Connect students to basic coding in creative and exciting ways
Transition students in Nigeria joined other learners around the world in the Hour of Code initiative, a global effort to broaden participation in computing and provide students with the foundation for success in n any 21st century career path. It involves students learning the basics of coding in an exciting and creative way.
According to code.org, the global program that takes place during Computer Week each year has so far engaged more than 15% of all students worldwide, is supported by Facebook, Google, Microsoft, Amazon, the Infosys Foundation and many others. .
In a world where technology is transforming every industry on the planet and now finds its place in all aspects of daily life, Bridge believes it is crucial that students are prepared with the necessary skills when they enter the world. work. Computational thinking helps develop problem-solving skills, logic, and creativity. By exposing children to computers early on, they are positioned to succeed in any career path of the 21st century.
According to Bridge Nigeria Academic Director Ezinne Tochie-Asogwa said technology has become an important part of today’s society, with computer literacy becoming an essential skill that will be needed to survive in the new normal. Ezinne added that the ability of Bridge students to succeed in a world surrounded by technology will depend on their proficiency in the effective use of computer programs. “Hour of Code initiative helps our students discover new ways of thinking and expressing themselves through programming,” she said.
Hour of Code made history when more than 100 million students, including Bridge students in 180 countries, participated simultaneously in 2017. Commenting on the initiative, Code.org CEO Mr. Hadi Partovi said Hour of Code was created to excite students about computers and shatter stereotypes to show that anyone can learn it. “Even without a computer, these Bridge students explored the concepts of computational thinking and learned more about their potential. They are about to change their future and that of Nigeria. We are happy to have them as a partner ”. He added.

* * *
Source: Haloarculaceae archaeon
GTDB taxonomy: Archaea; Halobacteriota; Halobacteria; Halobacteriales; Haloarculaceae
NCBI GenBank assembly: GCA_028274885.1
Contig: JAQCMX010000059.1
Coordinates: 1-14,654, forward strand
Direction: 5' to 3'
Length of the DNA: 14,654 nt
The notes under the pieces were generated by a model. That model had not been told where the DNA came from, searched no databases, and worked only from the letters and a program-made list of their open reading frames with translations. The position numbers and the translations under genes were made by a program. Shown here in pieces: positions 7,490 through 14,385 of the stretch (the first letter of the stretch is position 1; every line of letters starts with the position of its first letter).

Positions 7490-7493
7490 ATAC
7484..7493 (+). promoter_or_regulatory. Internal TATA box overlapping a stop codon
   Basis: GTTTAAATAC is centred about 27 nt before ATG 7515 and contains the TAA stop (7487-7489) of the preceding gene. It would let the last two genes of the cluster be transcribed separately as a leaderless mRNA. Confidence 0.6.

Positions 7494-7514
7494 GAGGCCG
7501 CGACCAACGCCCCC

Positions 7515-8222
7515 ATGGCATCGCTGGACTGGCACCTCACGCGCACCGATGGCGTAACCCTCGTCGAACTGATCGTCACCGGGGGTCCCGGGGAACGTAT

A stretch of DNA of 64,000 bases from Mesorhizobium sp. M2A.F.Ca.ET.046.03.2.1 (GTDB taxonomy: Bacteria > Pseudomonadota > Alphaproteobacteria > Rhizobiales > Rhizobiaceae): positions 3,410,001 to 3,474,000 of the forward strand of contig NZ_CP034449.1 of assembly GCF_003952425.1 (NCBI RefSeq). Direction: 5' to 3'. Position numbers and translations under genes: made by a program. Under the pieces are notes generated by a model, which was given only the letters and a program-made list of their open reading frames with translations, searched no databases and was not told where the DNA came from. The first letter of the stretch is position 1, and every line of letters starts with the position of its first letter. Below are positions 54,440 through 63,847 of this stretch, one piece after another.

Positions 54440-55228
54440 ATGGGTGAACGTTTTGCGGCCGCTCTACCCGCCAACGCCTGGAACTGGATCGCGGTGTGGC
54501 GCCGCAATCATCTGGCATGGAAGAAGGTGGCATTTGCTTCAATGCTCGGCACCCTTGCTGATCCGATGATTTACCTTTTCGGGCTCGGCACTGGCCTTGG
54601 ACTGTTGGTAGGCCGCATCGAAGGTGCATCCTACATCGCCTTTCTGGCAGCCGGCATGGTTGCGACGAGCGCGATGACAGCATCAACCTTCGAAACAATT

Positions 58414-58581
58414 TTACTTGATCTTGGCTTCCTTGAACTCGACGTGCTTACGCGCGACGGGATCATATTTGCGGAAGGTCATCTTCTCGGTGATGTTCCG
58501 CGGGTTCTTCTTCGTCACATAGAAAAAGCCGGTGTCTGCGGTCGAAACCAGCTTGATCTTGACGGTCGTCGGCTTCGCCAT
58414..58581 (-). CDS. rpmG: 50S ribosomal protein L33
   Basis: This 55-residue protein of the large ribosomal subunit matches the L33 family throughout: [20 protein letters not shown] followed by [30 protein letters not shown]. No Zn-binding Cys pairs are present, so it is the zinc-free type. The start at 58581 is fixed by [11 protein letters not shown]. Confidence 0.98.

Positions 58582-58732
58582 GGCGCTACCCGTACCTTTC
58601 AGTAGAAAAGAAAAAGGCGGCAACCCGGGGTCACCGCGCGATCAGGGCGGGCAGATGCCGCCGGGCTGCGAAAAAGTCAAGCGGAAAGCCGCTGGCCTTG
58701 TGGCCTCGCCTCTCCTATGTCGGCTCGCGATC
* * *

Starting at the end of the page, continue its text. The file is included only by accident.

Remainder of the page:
This isn’t the first time the Bridge Girls have impressed with their coding skills. In 2017, Sophie Irozuru from Bridge Academy in Ikorodu gave a talk at the PyCon conference in Lagos on her knowledge of Python – a computer programming language. Girls in some underserved communities often face cultural barriers to certain jobs or subjects, but through extracurricular activities, Bridge lets girls in subjects like coding know they can pursue the careers they want. wish.
Bridge Nigeria, a network of preschools and primary schools in underserved communities in Lagos and Osun states, helps thousands of children become confident and empowered as they progress in learning each year. day. At the end of the Hour of Code lesson, students received orange stickers that read “I did the Hour of Code!” “